flowers: the large greenhouse was down in the garden, under the same roof as the bowling-alley.
The pears and peaches and strawberries of Green Peace were like no others that ever ripened; we see ourselves tagging at our father's heels, watching his pruning and grafting with an absorption equalling his own, learning from him that there must be honor in gardens as elsewhere, and that fruit taken from his hand was sweet, while stolen fruit would be bitter.
We see ourselves gathered in the great dining-room, where the grand piano was, and the Gobelin carpet with the strange beasts and fishes, bought at the sale of the ex-King Joseph Bonaparte
's furniture at Bordentown
, and the Snyders' Boar Hunt
, which one of us could never pass without a shiver; see ourselves dancing to our mother's playing,--wonderful dances, invented by Flossy, who was always premiere danseuse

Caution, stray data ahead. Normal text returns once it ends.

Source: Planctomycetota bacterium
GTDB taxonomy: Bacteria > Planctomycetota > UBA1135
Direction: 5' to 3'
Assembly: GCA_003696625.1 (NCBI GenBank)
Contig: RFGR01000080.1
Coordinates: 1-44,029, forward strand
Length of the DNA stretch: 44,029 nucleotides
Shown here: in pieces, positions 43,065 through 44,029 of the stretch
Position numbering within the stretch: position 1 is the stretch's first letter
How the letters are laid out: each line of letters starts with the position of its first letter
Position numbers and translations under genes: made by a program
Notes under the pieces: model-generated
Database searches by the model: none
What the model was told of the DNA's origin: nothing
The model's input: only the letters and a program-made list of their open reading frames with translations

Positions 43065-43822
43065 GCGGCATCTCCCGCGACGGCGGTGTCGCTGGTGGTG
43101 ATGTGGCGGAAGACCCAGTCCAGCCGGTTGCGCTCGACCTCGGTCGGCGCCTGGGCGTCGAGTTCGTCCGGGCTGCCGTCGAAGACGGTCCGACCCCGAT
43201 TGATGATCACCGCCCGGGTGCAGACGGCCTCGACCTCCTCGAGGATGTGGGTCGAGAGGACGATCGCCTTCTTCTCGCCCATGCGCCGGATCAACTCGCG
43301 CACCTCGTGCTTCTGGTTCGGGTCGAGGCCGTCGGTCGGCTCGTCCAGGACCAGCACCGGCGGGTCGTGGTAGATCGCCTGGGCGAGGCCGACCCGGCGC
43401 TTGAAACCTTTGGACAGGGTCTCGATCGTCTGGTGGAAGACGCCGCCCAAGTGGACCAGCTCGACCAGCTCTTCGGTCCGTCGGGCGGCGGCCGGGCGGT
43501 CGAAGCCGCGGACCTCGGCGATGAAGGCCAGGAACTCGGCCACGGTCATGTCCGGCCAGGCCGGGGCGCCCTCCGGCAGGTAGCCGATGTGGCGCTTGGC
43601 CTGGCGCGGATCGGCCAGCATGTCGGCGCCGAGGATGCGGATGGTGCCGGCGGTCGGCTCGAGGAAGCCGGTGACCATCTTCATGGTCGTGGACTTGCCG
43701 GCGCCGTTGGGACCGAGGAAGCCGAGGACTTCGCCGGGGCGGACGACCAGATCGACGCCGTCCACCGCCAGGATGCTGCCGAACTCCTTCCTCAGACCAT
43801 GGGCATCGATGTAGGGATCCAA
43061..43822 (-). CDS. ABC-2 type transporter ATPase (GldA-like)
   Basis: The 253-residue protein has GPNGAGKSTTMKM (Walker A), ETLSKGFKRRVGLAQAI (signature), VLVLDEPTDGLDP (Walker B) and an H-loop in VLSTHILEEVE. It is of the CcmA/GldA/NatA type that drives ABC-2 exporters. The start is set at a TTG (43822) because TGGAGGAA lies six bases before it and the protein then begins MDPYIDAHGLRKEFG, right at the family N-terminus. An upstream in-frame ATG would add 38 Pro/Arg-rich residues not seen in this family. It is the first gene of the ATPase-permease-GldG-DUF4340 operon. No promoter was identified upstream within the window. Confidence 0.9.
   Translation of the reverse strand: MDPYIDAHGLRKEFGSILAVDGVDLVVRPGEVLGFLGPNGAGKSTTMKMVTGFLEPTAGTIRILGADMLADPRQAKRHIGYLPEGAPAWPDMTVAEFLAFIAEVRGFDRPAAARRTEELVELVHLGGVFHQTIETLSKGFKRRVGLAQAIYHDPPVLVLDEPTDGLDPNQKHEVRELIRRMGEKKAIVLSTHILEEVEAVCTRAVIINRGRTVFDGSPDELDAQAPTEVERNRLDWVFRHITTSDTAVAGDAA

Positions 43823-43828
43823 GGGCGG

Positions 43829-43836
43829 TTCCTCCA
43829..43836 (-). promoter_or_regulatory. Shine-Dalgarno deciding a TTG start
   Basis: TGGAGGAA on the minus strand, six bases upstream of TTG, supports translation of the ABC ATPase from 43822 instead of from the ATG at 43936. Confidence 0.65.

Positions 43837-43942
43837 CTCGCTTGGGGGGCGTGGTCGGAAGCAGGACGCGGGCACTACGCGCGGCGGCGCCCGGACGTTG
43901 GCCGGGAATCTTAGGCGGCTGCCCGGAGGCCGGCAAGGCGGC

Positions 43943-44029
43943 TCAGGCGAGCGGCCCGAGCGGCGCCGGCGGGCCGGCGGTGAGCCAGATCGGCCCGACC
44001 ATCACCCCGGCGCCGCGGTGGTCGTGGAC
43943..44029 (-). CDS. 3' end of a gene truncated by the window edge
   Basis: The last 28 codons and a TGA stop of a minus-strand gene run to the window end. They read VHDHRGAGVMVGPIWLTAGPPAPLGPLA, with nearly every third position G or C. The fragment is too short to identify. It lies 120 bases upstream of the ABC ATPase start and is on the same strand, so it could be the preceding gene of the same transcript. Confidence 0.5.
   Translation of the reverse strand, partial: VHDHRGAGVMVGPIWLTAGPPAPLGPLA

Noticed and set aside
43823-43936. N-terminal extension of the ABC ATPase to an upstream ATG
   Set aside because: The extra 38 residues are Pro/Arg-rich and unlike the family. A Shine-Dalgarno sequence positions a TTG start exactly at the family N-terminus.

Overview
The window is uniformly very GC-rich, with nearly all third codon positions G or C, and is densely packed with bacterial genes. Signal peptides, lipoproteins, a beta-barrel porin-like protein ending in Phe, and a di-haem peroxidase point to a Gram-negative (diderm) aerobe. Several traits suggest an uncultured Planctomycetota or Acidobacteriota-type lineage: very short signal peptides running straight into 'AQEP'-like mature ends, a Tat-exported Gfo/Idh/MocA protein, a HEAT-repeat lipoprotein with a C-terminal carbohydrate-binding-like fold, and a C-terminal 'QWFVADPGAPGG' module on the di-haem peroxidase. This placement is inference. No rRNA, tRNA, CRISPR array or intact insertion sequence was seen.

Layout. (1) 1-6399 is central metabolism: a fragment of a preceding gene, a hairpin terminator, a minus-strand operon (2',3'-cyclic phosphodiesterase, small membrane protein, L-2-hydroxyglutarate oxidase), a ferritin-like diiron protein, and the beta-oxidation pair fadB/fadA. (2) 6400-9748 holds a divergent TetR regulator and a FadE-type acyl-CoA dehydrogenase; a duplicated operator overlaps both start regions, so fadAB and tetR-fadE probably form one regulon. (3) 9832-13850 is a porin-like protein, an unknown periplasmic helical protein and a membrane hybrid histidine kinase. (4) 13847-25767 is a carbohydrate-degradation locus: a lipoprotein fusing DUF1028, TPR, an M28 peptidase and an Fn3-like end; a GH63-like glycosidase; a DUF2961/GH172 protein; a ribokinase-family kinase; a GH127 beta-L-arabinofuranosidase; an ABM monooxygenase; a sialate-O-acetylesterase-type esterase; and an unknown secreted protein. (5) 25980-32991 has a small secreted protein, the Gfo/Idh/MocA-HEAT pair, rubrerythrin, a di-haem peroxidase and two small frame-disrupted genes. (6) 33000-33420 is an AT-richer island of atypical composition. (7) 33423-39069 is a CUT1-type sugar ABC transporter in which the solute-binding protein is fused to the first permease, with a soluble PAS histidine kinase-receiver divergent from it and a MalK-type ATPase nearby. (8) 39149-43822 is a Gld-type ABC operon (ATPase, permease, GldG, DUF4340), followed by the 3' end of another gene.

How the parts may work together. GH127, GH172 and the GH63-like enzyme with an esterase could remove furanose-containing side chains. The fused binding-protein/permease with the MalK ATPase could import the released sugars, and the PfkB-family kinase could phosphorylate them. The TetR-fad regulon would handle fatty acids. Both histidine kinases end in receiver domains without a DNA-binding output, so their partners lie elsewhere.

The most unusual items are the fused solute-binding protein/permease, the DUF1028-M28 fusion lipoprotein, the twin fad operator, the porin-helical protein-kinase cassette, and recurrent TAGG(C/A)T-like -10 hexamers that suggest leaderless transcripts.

, and whose “Lady MacBETHeth
” dagger dance was a thing to remember.
Then perhaps the door would open, and in would come “Papa” as a bear, in his fur overcoat, growling horribly, and chase the dancers into corners, they shrieking terrified delight.
Again, we see ourselves clustered round the piano while our mother sang to us; songs of all nations, from the Polish drinking-songs that Uncle Sam had learned in his student days in Germany
, down to the Negro melodies which were very near our hearts.
Best of all, however, we loved her own songs: cradleson!ma gs and nursery nonsense made for our very selves-